By now most of you will be aware of the death of singer songwriter guitar stylist musician John Martyn. By virtue of his huge talent and colourful and sometimes reckless lifestyle his passing was noticed and commented upon by nearly all of the popular media.
I would just like to add my personal comments because John was very much a contemporary of mine and I admired his music immensely.
We first met down at the legendary Soho club "Les Cousins" in Greek Street about 1968. John was about nineteen and I was 23. His cherubic boyish looks and light hearted demeanour made him a favourite with the girls and the envy of the boys who wanted to have his confidence, to say nothing of being able to play like him. John had arrived from Scotland where he had been mentored by Hamish Imlach who rightly is regarded as the grandfather of the Scottish folk blues scene. To this day people like Billy Connolly still talk of Hamish with reverence and John was no exception. John's sound was very nearly formed from the earliest days and it was a truly fantastic technique. His style enabled him to keep up a steady rhythm with his thumb on dampened bass strings whilst whizzing about all over the neck in a finger style that was amazing. In the early days he played a £ 45.00 Yamaha Fg and practically wore through the front. He later got a dentist friend to build up his thumbnail with some sort of dental fibre glass so that he did not need a thumb pick to achieve the drum like beat to his playing. Nearly all his early tunes were foot tapping and often disguised sensitive lyrics and a thoughtful side to his writing.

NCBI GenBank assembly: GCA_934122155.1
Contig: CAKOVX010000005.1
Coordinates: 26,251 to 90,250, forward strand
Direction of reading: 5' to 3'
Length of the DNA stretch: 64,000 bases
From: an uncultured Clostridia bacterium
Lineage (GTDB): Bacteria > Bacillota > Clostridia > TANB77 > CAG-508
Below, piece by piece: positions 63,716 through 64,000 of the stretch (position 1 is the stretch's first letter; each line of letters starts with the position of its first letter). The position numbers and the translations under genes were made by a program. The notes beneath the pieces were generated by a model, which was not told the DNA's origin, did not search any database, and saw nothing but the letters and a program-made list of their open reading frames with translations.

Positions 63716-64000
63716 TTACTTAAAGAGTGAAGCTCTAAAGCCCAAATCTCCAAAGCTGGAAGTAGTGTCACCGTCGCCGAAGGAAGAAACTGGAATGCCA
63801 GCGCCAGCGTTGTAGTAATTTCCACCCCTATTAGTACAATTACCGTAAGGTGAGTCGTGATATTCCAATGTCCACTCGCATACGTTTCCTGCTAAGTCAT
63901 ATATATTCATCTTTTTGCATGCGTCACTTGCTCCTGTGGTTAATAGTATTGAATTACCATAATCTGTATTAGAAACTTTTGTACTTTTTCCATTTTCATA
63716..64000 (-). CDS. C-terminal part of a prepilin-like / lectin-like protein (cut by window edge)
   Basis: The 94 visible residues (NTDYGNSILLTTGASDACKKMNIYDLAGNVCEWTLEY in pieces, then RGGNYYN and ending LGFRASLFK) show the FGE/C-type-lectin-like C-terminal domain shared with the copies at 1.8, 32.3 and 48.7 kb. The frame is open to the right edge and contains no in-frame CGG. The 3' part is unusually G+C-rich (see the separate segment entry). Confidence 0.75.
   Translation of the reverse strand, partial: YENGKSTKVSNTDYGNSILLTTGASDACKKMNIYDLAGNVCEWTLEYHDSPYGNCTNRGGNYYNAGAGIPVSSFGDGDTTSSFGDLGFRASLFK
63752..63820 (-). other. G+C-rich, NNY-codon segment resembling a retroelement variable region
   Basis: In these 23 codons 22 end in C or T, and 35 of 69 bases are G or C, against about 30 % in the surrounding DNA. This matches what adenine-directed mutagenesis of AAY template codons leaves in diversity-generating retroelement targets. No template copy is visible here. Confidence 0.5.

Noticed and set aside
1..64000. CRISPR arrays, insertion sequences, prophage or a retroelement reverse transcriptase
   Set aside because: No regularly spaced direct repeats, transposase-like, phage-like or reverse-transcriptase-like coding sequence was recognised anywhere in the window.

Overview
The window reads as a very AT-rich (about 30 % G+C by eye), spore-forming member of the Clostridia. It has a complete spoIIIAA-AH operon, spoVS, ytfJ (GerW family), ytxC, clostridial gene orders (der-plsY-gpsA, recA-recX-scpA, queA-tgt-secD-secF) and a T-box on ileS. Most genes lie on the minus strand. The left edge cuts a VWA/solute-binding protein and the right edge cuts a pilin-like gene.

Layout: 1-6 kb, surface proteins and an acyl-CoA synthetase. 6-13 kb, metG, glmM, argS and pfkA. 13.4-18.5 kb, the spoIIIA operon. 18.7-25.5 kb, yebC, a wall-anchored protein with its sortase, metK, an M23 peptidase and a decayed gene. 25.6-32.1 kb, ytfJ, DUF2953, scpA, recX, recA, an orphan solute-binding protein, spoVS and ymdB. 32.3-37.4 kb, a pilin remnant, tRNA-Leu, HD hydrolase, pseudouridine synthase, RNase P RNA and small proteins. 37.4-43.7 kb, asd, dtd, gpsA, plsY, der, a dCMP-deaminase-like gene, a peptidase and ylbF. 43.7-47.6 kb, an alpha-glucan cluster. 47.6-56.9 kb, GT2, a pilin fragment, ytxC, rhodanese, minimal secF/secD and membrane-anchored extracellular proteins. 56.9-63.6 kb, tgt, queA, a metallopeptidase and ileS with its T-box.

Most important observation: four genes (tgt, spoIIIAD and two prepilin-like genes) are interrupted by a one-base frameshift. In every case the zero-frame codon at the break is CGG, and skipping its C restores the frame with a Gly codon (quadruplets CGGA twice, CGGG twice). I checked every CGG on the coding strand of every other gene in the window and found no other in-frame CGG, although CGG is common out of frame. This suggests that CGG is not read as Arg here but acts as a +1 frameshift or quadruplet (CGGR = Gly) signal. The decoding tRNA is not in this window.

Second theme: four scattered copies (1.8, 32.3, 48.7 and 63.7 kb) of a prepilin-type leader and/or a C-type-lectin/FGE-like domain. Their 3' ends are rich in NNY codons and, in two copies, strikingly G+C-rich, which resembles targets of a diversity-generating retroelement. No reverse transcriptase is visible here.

I think it would be helpful to see John’s drinking and drug taking as something that crept up on him. "Doon", the house barman at the "Cousins" remembers John consuming quite alarming amounts of vodka before a performance and this, I now realise, was to ease the nerves that John experienced before taking the stage. Looking back there are clears signs of nervousness in the few live film clips of him but John’s best defence against nervousness was attack and usually with light self deprecating humour. Sadly this approach sometimes became more aggressive as time passed. It is so easy for drink or other chemicals to develop into a habit you don’t know you have.
As John’s musical abilities grew the de-inhibitor that he had become dependent upon allowed him to push his vocals further and further out until part of John’s whole appeal for the audience was to see how far he would go and to what depths of emotion he would reach as he explored his greatest songs.
John's fantastic partnership with the bassist Danny Thompson was one of the most thrilling musical pairings of the seventies and eighties. Danny is a monster musician and has a huge impact on all who work with him. Danny’s passion for music and thoughtful but driving rhythmic bass accompaniment was perfect for John's riffy accompanying with it's strong nod towards jazz stylings. Slowly John absorbed Danny’s mannerisms and accent as they became more and more telepathic in their musical understanding. John’s accent would freely vacillate between Danny's Cockney and street savvy Glaswegian depending upon what emphasis seemed to be needed. These gigs are most memorably captured in the Live at Leeds album.